Show Reference: "Population coding of saccadic eye movements by neurons in the superior colliculus"

Population coding of saccadic eye movements by neurons in the superior colliculus. Nature, Vol. 332, No. 6162. (24 March 1988), pp. 357-360, doi:10.1038/332357a0 by Choonkil Lee, William H. Rohrer, David L. Sparks
@article{lee-et-al-1988,
    abstract = {The deeper layers of the superior colliculus are involved in the initiation and execution of saccadic (high velocity) eye movements. A large population of coarsely tuned collicular neurons is active before each saccade. The mechanisms by which the signals that precisely control the direction and amplitude of a saccade are extracted from the activity of the population are unknown. It has been assumed that the exact trajectory of a saccade is determined by the activity of the entire population and that information is not extracted from only the most active cells in the population at a subsequent stage of neural processing. The trajectory of a saccade could be based on vector summation of the movement tendencies provided by each member of the population of active neurons or be determined by a weighted average of the vector contributions of each neuron in the active population. Here we present the results of experiments in which a small subset of the active population was reversibly deactivated with lidocaine. These results are consistent with the predictions of the latter population-averaging hypothesis and support the general idea that the direction, amplitude and velocity of saccadic eye movements are based on the responses of the entire population of cells active before a saccadic eye movement.},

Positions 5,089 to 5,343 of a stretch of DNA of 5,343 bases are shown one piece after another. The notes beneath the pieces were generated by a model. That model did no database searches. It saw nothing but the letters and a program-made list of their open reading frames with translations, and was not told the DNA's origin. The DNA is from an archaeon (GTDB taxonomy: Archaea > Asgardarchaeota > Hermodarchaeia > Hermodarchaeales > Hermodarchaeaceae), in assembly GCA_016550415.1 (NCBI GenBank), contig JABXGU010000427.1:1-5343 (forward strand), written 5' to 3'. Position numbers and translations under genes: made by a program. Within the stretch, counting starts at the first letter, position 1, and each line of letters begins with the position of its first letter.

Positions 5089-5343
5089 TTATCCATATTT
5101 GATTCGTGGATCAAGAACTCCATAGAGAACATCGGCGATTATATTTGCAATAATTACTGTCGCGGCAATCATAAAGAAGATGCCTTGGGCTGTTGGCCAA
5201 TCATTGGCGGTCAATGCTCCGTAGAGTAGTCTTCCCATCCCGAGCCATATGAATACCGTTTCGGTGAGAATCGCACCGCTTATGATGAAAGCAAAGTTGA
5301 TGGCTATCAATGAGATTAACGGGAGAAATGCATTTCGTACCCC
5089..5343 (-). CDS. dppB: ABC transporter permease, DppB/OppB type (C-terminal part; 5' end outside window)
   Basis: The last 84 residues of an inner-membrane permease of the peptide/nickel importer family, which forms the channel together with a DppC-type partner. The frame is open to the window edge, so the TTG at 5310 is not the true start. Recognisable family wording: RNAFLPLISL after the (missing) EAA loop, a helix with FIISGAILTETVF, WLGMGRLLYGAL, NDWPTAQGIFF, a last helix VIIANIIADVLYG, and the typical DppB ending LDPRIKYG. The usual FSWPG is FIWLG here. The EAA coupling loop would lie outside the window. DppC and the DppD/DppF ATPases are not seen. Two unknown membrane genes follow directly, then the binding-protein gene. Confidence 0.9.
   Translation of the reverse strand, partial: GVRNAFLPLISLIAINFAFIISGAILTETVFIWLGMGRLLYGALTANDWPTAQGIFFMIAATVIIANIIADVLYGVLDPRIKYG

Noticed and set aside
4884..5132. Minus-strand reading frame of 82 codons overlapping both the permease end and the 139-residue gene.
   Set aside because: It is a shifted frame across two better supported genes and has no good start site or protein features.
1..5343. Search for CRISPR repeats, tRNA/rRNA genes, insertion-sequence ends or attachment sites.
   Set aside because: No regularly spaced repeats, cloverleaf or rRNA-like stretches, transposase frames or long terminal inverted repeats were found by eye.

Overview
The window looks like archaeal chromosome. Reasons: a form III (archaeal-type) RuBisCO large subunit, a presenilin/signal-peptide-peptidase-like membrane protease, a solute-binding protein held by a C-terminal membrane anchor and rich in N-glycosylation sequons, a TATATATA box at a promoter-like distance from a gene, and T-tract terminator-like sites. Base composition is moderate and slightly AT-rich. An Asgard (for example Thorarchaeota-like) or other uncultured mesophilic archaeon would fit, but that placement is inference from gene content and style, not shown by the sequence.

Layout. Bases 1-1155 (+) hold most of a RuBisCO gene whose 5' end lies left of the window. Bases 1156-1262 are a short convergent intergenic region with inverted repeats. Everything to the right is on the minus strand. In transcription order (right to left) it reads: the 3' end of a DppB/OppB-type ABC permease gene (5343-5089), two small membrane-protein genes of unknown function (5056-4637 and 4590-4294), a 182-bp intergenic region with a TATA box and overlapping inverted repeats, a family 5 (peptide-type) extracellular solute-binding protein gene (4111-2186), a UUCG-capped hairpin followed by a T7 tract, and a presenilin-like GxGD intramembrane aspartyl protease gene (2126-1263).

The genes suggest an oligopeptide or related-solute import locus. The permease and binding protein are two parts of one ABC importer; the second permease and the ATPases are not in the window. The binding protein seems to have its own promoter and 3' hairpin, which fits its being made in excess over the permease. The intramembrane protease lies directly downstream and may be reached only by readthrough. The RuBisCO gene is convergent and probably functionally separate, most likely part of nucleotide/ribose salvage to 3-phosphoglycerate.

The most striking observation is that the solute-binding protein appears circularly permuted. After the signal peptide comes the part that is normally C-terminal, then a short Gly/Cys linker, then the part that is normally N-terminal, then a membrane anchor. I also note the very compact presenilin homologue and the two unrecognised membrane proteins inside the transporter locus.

author = {Lee, Choonkil and Rohrer, William H. and Sparks, David L.},
    day = {24},
    doi = {10.1038/332357a0},
    issn = {0028-0836},
    journal = {Nature},
    keywords = {biology, eye-movements, eye-saccades, motor, population-coding, sc},
    month = mar,
    number = {6162},
    pages = {357--360},
    pmid = {3352733},
    posted-at = {2013-02-11 11:03:37},
    priority = {2},
    publisher = {Nature Publishing Group},
    title = {Population coding of saccadic eye movements by neurons in the superior colliculus.},
    url = {http://dx.doi.org/10.1038/332357a0},
    volume = {332},
    year = {1988}
}

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The direction of a saccade is population-coded in the SC.

There exist two hypotheses for how saccade trajectory is population-coded in the SC:

  • the sum of the contributions of all neurons
  • the weighted average of contributions of all neurons

The difference is in whether or not the population response is normalized.

According to Lee et al., the vector summation hypothesis predicts that any deactivation of motor neurons should result in hypometric saccades because their contribution is missing.

According to the weighted average hypothesis, the error depends on where the saccade target is wrt. the preferred direction of the deactivated neurons.

Lee et al. found that de-activation of SC motor neurons did not always lead to hypometric saccades. Instead, saccades where generally too far from the preferred direction of the de-activated neurons. They counted this as supporting the vector averaging hypothesis.